akin to a divine penetration. If he discovers
an intrigue, his arms are so long that he can
seize his enemies. From the most remote
regions of the world he can drag them from the
bottom of abysses. There is no refuge from
such a power.'*

The Reformation, on the contrary, was a
return to primitive Christianity, and above all
towards the democracy of the prophets of the
Old Testament, which was alive with the /
breath of liberty and resistance to absolutism.
It tended towards the birth of republican and
constitutional institutions.

The Protestant acknowledges in his religion
but a single authority, that of the Bible. He
would not bow before the authority of a man
as would the Catholic. He examines, he dis-
cusses all questions for himself.

Calvinists, Presbyterians, having reestab-
lished republicanism within the Church, the
Protestants in logical sequence brought into l^
their social polity the same principles and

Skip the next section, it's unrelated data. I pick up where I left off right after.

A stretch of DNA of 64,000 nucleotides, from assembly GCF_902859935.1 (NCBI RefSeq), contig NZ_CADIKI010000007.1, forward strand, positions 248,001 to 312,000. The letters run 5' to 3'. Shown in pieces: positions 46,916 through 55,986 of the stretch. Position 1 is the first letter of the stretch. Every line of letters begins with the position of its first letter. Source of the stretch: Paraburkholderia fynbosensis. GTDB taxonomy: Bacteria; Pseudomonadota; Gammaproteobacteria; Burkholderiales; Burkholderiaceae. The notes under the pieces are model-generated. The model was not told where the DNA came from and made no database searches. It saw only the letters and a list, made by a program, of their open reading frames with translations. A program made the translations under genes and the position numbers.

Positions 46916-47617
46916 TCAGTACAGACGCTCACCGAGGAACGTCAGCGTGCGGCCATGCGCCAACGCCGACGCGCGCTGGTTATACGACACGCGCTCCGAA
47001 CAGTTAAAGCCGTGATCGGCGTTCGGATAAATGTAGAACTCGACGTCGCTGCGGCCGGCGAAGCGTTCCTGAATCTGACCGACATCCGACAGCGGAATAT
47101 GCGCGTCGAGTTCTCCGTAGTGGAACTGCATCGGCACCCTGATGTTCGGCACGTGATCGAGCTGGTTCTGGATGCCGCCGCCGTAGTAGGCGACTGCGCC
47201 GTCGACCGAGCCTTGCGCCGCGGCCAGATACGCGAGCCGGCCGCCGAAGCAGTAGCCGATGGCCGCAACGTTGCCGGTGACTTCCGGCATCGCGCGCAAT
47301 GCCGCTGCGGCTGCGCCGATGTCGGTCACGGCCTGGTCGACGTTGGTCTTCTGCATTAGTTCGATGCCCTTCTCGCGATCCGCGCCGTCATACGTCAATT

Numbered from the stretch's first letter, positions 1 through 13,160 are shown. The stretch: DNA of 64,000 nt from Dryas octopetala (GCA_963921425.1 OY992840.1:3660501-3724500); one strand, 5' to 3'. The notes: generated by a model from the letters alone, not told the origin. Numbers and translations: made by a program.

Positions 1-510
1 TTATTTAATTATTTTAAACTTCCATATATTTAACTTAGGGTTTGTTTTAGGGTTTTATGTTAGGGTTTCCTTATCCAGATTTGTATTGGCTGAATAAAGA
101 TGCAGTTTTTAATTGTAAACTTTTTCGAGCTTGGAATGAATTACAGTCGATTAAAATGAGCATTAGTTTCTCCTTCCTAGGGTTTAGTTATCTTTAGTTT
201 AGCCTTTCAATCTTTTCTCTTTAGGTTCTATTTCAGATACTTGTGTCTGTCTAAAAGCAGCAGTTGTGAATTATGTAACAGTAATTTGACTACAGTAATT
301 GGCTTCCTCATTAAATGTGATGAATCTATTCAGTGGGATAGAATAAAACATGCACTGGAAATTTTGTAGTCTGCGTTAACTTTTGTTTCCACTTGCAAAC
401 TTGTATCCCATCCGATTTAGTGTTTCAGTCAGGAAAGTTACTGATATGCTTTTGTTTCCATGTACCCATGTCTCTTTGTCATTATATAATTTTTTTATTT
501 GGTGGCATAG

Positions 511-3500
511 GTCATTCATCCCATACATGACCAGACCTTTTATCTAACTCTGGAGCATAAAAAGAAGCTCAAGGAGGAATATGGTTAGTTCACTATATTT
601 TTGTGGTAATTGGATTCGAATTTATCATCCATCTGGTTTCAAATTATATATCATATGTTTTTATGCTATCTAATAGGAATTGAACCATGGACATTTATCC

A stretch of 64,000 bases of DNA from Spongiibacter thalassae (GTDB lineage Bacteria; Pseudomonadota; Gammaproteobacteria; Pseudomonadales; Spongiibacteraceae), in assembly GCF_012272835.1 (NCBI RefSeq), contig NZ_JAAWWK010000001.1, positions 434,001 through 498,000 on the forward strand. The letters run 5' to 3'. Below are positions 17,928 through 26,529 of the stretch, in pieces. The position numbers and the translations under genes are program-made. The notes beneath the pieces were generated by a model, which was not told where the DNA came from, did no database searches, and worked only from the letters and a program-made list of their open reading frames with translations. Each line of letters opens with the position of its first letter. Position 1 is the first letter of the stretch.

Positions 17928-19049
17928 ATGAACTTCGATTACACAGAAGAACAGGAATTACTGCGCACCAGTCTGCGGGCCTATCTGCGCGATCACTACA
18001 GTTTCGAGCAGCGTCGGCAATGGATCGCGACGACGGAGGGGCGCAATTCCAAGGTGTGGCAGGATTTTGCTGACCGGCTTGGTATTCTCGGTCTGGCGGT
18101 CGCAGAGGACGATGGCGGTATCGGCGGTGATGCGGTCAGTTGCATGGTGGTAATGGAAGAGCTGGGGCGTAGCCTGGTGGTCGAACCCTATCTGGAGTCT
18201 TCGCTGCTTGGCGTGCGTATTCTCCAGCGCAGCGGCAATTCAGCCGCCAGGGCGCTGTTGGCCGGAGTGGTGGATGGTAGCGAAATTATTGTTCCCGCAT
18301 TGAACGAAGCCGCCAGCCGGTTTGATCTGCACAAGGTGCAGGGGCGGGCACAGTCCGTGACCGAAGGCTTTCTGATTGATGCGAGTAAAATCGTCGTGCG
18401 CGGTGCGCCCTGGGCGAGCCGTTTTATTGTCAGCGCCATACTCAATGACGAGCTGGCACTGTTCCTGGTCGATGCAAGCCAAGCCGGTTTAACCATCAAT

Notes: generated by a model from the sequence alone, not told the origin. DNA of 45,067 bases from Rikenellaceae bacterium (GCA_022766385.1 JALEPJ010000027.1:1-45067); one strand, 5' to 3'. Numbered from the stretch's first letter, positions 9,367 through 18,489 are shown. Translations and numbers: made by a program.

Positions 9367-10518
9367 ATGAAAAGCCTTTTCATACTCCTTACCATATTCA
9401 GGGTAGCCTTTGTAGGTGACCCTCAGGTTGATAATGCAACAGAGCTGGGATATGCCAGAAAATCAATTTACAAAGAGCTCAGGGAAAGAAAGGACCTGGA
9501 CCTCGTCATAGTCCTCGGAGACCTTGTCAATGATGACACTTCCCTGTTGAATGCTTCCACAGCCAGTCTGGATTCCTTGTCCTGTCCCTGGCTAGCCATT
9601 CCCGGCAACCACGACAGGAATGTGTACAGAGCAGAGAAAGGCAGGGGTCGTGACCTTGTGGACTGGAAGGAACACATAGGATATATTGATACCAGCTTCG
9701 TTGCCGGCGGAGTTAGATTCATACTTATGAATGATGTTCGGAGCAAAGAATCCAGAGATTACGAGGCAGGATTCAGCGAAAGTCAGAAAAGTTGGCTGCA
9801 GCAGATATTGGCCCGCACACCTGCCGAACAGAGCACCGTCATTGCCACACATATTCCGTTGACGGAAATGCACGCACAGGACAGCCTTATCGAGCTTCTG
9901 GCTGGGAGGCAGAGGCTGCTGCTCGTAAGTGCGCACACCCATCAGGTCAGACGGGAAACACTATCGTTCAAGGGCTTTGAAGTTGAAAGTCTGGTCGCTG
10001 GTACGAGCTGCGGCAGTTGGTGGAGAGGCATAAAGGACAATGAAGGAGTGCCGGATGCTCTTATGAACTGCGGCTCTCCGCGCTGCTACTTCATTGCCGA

habits. The charge brought by Lamennais
against the Reformers is perfectly true. He
said : " They denied that power was derivable
from religious bodies. It followed that they

xx Introductory Essay.

also denied that power was derivable from
political bodies. They substituted in both
cases such reason and will as man might pos-
sess, in opposition to the reason and will of
God. Hence, man was independent, and bent
on perfect liberty. He was his own master,
his own king, his own God."

Luther and Calvin did not advocate resist-
ance to tyranny ; they rather condemned it and
extolled obedience. Neither did they admit
the fullest liberty of conscience. Despite
them, however, the principle of political and
religious liberty, that of the sovereignty of the
people, is the logical outcome of the Reforma-
tion. The proof of this was discoverable in
the natural fruitage. The writers of the Ref-
ormation invariably advocated the rights of
the people, and wherever Protestantism tri-
umphed, there free institutions were estab-
lished. Their enemies were not deceived.
They declared it an evil thing, this union of
reform and liberty.

' The Reformers," said a Venetian envoy
in France during the sixteenth century,
" preached that the king has no authority
over his subjects. This way of thinking must

Introductory Essay. xxi

lead them towards a government something
like that existing in Switzerland and to the de-